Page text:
Here is some content from yesterday's message--is the Bible credible. One of the most commonly questions asked about the scriptures is, can we trust it?
In 1952, a historian named Steve Sanders, came up with three specific tests to evaluate the authenticity of any historical writing. Let’s use these questions as a means to test the Bible.
The first test is the Internal Test. The internal test wants us to answer the question, What do the writers say about their work. Do they say, it's my best thinking or do they say that it comes as the word of God.
Let’s start with what Jesus had to say. In Matthew 5:17-18. 17Don’t misunderstand why I have come. I did not come to abolish the law of Moses or the writings of the prophets. No, I came to accomplish their purpose. 18I tell you the truth, until heaven and earth disappear, not even the smallest detail of God’s law will disappear until its purpose is achieved.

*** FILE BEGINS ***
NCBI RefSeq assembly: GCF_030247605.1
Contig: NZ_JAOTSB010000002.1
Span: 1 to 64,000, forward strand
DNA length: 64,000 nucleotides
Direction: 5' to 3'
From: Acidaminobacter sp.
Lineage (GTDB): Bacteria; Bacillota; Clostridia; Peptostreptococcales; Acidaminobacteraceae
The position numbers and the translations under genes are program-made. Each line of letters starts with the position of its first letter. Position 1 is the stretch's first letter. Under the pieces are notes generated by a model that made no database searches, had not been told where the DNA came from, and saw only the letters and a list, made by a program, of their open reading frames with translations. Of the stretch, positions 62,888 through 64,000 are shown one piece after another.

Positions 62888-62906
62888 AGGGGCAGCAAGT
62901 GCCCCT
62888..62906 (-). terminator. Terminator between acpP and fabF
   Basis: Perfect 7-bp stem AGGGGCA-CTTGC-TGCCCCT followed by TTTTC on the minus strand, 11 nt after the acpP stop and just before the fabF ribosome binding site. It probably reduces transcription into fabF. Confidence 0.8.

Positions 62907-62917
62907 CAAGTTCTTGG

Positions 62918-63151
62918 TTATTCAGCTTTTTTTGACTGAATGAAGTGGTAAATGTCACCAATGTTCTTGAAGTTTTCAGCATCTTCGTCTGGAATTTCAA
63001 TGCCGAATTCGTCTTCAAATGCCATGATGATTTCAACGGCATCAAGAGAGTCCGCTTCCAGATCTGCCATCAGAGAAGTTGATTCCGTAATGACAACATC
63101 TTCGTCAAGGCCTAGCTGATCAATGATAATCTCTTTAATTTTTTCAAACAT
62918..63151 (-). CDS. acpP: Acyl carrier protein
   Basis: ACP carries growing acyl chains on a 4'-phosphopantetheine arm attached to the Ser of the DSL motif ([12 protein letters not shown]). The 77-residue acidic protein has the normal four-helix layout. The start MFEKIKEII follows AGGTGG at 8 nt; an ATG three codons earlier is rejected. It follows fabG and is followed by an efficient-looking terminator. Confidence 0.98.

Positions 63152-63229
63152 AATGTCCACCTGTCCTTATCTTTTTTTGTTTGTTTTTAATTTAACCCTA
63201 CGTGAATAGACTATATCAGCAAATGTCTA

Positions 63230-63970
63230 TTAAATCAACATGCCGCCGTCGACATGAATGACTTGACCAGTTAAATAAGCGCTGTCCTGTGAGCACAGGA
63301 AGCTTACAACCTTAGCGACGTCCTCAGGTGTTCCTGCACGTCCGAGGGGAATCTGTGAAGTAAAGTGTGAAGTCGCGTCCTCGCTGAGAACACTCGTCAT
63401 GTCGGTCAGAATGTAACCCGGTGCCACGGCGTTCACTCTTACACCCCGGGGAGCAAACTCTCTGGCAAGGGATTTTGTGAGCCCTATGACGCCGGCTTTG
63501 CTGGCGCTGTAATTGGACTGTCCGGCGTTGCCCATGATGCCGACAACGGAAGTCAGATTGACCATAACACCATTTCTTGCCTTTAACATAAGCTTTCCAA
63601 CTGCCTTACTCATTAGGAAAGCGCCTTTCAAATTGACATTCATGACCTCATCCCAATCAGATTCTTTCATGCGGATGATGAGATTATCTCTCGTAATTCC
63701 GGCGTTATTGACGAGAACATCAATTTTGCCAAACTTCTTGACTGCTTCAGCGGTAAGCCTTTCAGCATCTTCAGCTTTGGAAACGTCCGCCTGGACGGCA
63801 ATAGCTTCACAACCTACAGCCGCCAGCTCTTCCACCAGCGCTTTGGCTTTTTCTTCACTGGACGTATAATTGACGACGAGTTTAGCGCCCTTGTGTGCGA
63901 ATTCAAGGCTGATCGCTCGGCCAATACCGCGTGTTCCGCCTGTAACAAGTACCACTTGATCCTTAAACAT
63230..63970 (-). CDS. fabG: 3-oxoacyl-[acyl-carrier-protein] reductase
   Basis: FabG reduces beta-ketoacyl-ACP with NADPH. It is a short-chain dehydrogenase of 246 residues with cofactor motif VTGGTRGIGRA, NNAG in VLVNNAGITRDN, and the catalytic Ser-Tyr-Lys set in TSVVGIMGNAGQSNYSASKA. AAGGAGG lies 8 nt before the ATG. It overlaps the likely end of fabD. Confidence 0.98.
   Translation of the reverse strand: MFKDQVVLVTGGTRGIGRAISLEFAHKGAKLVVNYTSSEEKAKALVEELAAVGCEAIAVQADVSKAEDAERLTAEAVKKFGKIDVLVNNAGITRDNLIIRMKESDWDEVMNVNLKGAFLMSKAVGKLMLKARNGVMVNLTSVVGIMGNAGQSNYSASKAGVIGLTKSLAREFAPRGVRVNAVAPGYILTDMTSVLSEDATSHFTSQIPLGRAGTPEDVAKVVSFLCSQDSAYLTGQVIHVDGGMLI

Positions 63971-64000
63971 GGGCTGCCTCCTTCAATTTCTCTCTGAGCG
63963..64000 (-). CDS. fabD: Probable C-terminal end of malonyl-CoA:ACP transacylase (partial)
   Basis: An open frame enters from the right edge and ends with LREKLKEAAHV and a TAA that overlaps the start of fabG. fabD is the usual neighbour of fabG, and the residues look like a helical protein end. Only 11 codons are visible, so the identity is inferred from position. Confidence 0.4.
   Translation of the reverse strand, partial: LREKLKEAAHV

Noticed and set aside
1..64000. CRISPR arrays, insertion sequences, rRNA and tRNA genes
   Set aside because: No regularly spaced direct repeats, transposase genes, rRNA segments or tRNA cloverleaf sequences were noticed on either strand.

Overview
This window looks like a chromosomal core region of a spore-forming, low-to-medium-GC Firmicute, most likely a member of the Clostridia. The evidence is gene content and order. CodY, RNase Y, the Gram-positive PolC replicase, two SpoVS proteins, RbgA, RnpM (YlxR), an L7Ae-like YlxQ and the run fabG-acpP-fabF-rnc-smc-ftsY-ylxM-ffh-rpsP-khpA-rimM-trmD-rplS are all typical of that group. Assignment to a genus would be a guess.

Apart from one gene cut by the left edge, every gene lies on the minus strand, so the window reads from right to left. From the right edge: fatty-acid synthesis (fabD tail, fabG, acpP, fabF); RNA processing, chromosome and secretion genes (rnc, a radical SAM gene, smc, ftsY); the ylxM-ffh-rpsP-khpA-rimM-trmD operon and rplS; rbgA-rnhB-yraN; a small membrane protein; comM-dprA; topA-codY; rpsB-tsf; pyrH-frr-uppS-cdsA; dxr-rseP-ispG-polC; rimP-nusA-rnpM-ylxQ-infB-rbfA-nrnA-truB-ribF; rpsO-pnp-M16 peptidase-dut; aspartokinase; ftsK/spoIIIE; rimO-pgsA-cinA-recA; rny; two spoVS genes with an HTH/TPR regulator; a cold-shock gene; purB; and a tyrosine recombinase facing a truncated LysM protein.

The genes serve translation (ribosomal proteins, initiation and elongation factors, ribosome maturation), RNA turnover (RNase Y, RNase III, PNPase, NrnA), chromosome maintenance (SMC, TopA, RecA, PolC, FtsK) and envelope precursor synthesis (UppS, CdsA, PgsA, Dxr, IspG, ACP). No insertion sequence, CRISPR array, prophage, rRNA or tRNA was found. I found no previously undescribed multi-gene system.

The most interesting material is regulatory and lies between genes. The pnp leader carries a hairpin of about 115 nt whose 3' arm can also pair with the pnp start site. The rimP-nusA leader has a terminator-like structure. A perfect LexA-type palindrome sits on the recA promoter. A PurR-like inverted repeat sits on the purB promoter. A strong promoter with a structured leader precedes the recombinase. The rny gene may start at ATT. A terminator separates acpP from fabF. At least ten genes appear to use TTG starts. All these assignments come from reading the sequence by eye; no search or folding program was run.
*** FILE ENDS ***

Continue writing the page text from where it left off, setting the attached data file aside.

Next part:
Jesus says to believe Moses and the Prophets. That is a huge part of the Old Testament. I know people who want to say, Well, that is in the Old Testament, we don’t know how accurate that is so don’t worry about it—it could have errors. But Jesus is saying believe it.
By the time Jesus lived he would have had access to a version of the Old Testament. He referred to stories like Jonah and the whale. He talked about Abraham, Moses and Elijah. He could have said those are folklore, fables or fairy tales but he didn’t, he spoke of them and affirmed them. If Jesus believed them and I believe in Jesus I choose to believe them.
Here’s what the apostle Peter has to say about his letter 2 Peter 1:16, For we were not making up clever stories when we told you about the powerful coming of our Lord Jesus Christ. We saw his majestic splendor with our own eyes.
An eye-witness, first hand, account is the strongest evidence in a court of law. These are just a few of the many accounts where the authors of scripture clearly say, I believe I'm writing what God has given me and what I've personally experienced. I believe the Bible passes the Internal Test.
Posted on Mon, September 16, 2013
by Gary Kendall filed under